The Office of Management and Budget (OMB) and General Services Administration (GSA) have been urging federal agencies to become more efficient in their technology spending through practices like category management. That may be just the tip of the iceberg in terms of ways that agencies can achieve cost savings.
A recent report from a group of federal IT leaders and private sector tech executives says that agencies can save $5.8 billion over five years by adopting new practices and a standard taxonomy to track and manage IT spending.
The report, which the Technology Business Management Council released last month, was the result of work done over the past year by the federal Commission on IT Cost, Opportunity, Strategy and Transparency (IT COST).
IT COST, a joint effort by federal agency CIOs and private-sector experts and partners, was founded to bring best practices promoted by the TBM Council (collectively known as Technology Business Management) to the government.
TBM Council President Chris Pick told FCW that the report involved “hundreds of interviews across many agencies” as well as monthly meetings between IT and finance executives, who worked to translate practices designed for the private sector to the government.
Changing How IT Spending Is Tracked
The report notes that IT COST developed recommendations for federal CIOs and stakeholders to “improve transparency, optimize IT spending and resource consumption, and accelerate critical initiatives such as public cloud adoption, the implementation of shared services, and data center consolidation.”
The report breaks out 21 different recommendations for agency CIOs, and they are designed to “provide public sector CIOs with the information and tools they need to rebalance their spending by eliminating redundancies, shifting dollars from maintenance to innovation and making more strategic technology investments,” according to a statement from the TBM Council.
The $5.8 billion in estimated savings are based on findings derived from a recent Forrester Research study on the total economic impact of the TBM methodology, the statement notes.
Among its chief recommendations, the report says that agencies should adopt “a standard taxonomy, model, and management system for IT costs, resources, and services” so that agency IT leaders, finance executives and other stakeholders are on the same page and are using the same methodology to evaluate and improve the efficiency of IT spending.
Agencies should also use “a standard set of TBM metrics for evaluating and managing cost-effectiveness and for benchmarking IT costs and performance on an annual basis.”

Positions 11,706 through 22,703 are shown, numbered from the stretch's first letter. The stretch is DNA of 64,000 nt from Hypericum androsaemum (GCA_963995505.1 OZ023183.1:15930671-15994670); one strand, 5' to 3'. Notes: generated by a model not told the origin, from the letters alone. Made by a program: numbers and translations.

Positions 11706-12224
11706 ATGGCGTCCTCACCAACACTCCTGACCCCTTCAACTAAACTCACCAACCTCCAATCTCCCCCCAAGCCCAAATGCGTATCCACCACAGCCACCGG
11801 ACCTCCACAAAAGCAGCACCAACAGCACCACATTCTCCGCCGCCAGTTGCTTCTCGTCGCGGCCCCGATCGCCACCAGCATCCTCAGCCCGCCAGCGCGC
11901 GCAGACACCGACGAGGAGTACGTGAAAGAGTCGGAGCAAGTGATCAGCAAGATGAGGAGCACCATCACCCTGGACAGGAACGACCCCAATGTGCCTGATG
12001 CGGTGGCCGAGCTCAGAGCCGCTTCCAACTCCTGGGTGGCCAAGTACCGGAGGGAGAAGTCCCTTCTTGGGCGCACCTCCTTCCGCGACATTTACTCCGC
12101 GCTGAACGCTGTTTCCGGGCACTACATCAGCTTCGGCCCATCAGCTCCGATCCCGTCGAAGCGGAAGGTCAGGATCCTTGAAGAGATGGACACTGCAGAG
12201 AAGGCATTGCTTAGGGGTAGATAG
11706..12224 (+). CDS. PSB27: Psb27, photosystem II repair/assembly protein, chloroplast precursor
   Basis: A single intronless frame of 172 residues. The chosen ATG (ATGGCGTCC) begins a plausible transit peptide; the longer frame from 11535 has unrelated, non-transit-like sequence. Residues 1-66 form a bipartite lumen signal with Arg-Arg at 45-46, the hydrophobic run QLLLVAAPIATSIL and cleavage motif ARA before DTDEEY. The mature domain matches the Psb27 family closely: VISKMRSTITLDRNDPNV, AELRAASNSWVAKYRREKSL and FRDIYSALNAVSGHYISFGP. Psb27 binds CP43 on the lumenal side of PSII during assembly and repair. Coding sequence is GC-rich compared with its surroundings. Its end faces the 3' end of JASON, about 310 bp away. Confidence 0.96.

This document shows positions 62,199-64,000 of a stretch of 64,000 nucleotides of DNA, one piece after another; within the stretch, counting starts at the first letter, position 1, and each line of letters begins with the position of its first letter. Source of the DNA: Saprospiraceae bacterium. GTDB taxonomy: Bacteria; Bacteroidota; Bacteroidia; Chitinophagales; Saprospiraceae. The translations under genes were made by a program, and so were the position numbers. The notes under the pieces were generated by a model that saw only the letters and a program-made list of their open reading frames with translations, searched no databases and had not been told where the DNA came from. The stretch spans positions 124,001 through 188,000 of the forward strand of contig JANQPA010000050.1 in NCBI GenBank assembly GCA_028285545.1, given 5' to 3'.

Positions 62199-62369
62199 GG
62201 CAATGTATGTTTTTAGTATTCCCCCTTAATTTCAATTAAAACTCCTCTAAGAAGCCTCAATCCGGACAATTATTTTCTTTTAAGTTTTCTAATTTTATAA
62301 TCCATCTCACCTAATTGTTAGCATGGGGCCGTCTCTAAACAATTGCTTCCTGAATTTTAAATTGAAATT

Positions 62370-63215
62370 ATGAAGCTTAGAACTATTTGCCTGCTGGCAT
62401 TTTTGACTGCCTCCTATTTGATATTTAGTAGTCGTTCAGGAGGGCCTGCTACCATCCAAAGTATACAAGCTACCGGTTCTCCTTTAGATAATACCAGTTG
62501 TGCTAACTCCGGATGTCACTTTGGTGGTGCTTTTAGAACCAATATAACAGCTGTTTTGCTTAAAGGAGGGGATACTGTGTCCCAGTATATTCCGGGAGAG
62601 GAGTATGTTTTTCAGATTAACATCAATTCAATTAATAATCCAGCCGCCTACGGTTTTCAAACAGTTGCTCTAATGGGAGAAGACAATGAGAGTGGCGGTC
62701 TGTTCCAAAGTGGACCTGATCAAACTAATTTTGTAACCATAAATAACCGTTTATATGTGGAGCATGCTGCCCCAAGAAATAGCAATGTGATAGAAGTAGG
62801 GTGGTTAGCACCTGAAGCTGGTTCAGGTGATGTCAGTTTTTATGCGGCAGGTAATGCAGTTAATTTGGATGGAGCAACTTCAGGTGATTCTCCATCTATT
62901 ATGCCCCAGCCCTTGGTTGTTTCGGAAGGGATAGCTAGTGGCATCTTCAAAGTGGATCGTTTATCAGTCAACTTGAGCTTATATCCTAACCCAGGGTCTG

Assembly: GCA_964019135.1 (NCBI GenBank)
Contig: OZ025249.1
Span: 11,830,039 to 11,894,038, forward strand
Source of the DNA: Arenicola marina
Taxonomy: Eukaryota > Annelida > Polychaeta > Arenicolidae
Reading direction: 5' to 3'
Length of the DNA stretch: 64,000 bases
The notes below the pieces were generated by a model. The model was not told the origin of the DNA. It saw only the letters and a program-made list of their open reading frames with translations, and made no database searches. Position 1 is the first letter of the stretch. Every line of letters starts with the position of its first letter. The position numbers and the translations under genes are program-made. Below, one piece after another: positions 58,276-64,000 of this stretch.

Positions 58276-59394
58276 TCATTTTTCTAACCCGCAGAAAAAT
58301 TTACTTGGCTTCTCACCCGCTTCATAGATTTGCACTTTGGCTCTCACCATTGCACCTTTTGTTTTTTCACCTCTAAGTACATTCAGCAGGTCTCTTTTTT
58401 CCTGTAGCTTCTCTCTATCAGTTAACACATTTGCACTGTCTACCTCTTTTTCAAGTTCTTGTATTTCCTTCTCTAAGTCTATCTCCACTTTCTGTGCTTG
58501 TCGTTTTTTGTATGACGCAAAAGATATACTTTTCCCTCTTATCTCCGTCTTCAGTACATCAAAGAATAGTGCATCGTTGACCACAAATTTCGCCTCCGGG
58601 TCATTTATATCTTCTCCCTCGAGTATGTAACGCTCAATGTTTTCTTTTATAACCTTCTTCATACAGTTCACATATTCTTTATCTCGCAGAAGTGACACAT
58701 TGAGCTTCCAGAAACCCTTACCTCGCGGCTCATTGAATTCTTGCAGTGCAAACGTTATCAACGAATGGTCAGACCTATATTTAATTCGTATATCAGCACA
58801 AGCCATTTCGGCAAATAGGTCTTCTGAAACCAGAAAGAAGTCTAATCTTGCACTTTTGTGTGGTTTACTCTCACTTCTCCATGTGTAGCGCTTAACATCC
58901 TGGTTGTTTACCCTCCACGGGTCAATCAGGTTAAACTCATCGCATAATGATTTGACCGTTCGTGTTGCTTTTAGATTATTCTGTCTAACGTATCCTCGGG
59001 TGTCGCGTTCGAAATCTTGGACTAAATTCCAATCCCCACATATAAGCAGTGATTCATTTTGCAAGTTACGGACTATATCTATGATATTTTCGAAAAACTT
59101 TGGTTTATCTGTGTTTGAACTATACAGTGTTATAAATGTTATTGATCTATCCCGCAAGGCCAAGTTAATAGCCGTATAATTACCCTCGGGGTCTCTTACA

The report suggests agencies and departments set up an office “with the right people and skills, for creating transparency and governing cost-efficiency over time.” Additionally, the report says there should be “a governmentwide governance board to facilitate the adoption of TBM practices throughout the federal government.”
Why is all of this necessary? The report argues that “higher spending on running the business of government stands in the way of federal programs that depend on new or modernized IT systems.” Citing a Government Accountability Office report from May, the IT COST report notes that the federal government spent more than 75 percent of its total IT budget on operations and maintenance in fiscal year 2015.
“This O&M spending has increased over the past seven years, resulting in a $7.3 billion decline in development, modernization, and enhancement (DME) spending over that same period,” the report says. “In other words, O&M, or the government’s run-the-business spending, is crowding out its change-the-business spending.”
Agencies Seek More Transparency, Autonomy
Transportation Department CIO Richard McKinney told FCW that the new methodologies could give DOT’s IT leaders greater insight into how the agency is spending money on technology, and would allow him to make the case for more money by relying on data instead of anecdotes.
“I've been frustrated since I came here three years ago with … my not having the ability to understand my unit cost,” McKinney told FCW. “When you get into trying to make a cost-savings argument about shared services and consolidation, we lack the granularity … to make a good business case.”
The GSA has already finished a pilot project for TBM and is now putting the practices in place across the agency, according to FedScoop.
“By instituting this methodology, we are changing the culture of how we do business with our customers,” GSA CIO David Shive wrote in a blog post last month. “We are increasingly able to show value for the products and services we use to support the business of the federal government, and better account for every taxpayer dollar spent on technology.”
DOT, GSA and the Interior Department are going launch a pilot of the TBM practices across their agencies.
Federal Emergency Management Agency CIO Adrian Gardner, who attended an event on July 21 at GSA headquarters to promote the report, said he was uncertain if agencies could implement the mythology, considering the high turnover in federal IT leadership.
However, Gardner told FCW following the event that he intends for his staff to read the report and plans to discuss what it might mean for FEMA.